This problem is two fold. Detroit scored a number of goals through this gaping 5 hole, which beckons the question ĎWhy would you deliberately create a weakness when better equipment options are available?í Of course, this picture doesnít accurately show what his imperfect butterfly stance looks like, but it displays this and my next point at least half-assedly. Second question? ĎWhy would you deliberately expose your knees and leave yourself open to a potential injury when better equipment options are available?í These pads leave his knees completely and utterly vulnerable. With traditional pads, they would curve upwards to guarantee that, even when our of positions, the 5 hole will gain an additional few inches of coverage, but most importantly, they are protective, which is really the entire point of goalie equipment. At least, it was in the years where it barely covered you and you still felt shots. The point I am making here is, they arenít beneficial. They appear to give you problems closing up your 5 hole quickly, which was exposed by the opposing team and cost you the series. Furthermore, when you butterfly incorrectly on a Chara slapshot and shatter your kneecap, well, donít say the warning signs werenít there. Itís frustrating because itís almost deliberately ineffective.

Moving on though, I had originally planned to make that entire point in less than 50 words, but it kind of got away from me. While trying to keep a neutral stance on things, I was really disappointed with the outcome of this series. I think Anaheim is an outstanding team, I felt that they had the energy and experience to match up with Detroit. I didnít expect that they would win, but I openly hoped for it. Probably the reason Iím disappointed, despite not coming in expecting them to win, is because I expect Anaheim to beat the team that actually showed up. Detroit did not have a good series, on the whole. I really feel that Anaheim outplayed them, badly, in almost every game. On Detroitís side, the only name that I really saw as playing Ďat or above his levelí was Darren Helm. His tenacity on the ice and his freakish speed were ever present, and every game he was in, I considered him one of the stars. Outside of that, I donít know that a lot of the Red Wings felt like they needed to bring their big game to win, and it showed in their play.
On the Anaheim side of things, Iíve already gone off on Hiller, and now Iím just going to quote myself from one of the few Play-By-Plays I actually ended up posting

I've got to say, I don't care for Corey Perry. He's a fine scorer, but a bit of a dumb player. When they pulled their goalie, he was wandering until Neidermeyer told him where to go. I think he should be missing this and a few more games after his elbow to the head on Cheechoo and he has already been suspended once this year for the exact same thing. Of the big line on Anaheim, he is the worst in all regards. He's a fine scorer, but I wouldn't take him on my team like I would Getzlaf and Ryan.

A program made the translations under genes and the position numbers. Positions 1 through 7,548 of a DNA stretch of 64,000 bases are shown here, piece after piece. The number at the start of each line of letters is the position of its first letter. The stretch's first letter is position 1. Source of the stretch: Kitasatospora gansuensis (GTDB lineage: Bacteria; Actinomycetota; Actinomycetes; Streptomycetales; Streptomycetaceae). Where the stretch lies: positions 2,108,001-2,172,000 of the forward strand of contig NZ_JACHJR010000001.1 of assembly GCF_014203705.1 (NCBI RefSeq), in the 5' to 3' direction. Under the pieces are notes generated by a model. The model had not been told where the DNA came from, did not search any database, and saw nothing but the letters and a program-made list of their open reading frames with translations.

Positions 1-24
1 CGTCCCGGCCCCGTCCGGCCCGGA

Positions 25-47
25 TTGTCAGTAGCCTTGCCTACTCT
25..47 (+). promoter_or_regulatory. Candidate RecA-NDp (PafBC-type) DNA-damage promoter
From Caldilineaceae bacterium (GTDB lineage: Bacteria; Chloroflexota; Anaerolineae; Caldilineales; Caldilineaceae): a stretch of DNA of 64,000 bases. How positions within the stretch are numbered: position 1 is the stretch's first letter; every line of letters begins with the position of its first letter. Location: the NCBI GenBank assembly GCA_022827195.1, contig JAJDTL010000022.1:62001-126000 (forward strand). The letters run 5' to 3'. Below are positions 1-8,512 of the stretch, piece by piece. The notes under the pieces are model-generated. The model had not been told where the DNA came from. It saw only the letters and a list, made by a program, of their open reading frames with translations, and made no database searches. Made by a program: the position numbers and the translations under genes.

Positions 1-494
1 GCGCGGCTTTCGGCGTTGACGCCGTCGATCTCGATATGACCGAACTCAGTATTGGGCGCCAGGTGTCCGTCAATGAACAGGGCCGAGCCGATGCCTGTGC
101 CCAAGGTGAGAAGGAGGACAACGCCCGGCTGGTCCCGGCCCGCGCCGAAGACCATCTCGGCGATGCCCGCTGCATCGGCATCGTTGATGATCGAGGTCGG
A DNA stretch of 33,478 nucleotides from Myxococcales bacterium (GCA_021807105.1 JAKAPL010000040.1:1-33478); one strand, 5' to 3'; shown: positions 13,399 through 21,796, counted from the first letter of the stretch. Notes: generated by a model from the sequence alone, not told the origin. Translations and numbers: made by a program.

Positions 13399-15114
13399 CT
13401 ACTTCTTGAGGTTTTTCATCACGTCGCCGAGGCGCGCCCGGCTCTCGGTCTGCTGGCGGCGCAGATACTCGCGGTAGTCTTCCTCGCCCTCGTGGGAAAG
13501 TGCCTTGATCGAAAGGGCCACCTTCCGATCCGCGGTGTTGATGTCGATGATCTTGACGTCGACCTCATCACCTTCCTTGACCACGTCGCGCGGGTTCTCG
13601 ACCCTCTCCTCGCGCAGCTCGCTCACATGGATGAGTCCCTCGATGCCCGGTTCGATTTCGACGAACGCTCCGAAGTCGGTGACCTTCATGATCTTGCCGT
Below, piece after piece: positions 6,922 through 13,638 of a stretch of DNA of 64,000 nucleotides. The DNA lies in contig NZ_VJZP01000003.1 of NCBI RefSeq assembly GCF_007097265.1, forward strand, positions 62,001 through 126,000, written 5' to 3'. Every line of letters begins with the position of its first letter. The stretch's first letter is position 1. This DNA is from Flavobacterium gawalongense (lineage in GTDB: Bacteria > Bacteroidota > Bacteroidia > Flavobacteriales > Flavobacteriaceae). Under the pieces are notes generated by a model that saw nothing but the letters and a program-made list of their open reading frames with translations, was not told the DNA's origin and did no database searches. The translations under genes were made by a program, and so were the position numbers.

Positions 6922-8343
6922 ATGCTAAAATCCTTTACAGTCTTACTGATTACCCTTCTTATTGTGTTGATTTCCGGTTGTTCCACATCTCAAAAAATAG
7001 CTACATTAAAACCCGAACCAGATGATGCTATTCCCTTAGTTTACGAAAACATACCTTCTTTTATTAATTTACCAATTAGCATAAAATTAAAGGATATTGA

Iím keeping on with that line of thinking. Corey Perry is an entirely passable scorer, and even a fine, talented forward. He is an idiot though. Bad, undisciplined penalties, and the man is dirty and cowardly as the day is long. Iím not going to advocate that he should be traded, because I think him and Getzlaf have a great, possibly irreplaceable chemistry. The man is unlovable though.

At the end of the day, you have to admire Anaheim rising to the immense challenge they were presented as well as they did. Dismounting the Presidentís Trophy Winner only to have to take on the defending Cup Champions is a daunting task. Anaheim doesnít need a lot of fixes. They are a very challenging team to play against, and the nice thing for this team is that their continued successes arenít contingent on players theyíre likely to lose (Selanne and Neidermeyer) and they should be able to locate great value for Pronger who is on his way out as well. Donít feel bad for this team, theyíve still got a future ahead of them, and in the grand scheme of things, they really didnít deserve to win this series. This is the 2nd straight team to not show up to play against them, and if you canít slam dunk on an opponent presenting no defense, you donít deserve the Cup. Plain and simple.

Vancouver Canucks (3) vs. Chicago Blackhawks (4)

This is the money series for this entire playoffs. Honestly, short of Vancouver and Pittsburgh making it to the finals and going 7 games, I just canít see how this will be eclipsed.

You have to love Chicago. I mean it, itís actually required. For the most part, these players have only heard about the playoffs or seen it on the TV. The way they came into the first game against Calgary was astounding. They played with the confidence and the patience of grizzled veterans. Itís not just that they played with the confidence to know that they could hold their own. They had the confidence to know that they could get away with making plays and that they could pinch on a play or crash the net and not get caught. The way they played in the first round filled me with confidence that this team could make the Conference Finals.

Vancouver has been my favorite to come out of the West since I saw the brackets. I donít want to repeat myself, but this team lacks a visible flaw. Their first line is dizzying in the way they cycle. Their second line, if Sundin is healthy, can provide secondary scoring in a way that most teams can only dream of. The third line of Wellwood-Bernier-Raymond was one of the best in the first round of any team. When you talk about unsung heroes, if you can find me someone who has been abused and belittled as much as Kyle Wellwood who has gone on to prove again and again that he is a viable asset, I will bow to you. I thought it was a shame when Toronto let him go, I think it was a shame that people gave up on him. He is a smart player and he makes a difference. The defense are deadly. The Canucks have 2 of my favorites in Bieksa and Mitchell. They have 2 good puck movers in Edler and Ohlund and if Sami Salo is healthy, he should be able to pick up the slack that is created with the continued employment of Shane OíBrien.

I would like to digress for just one second. I hope, sincerely, that I am not cursing him, but I have to say this.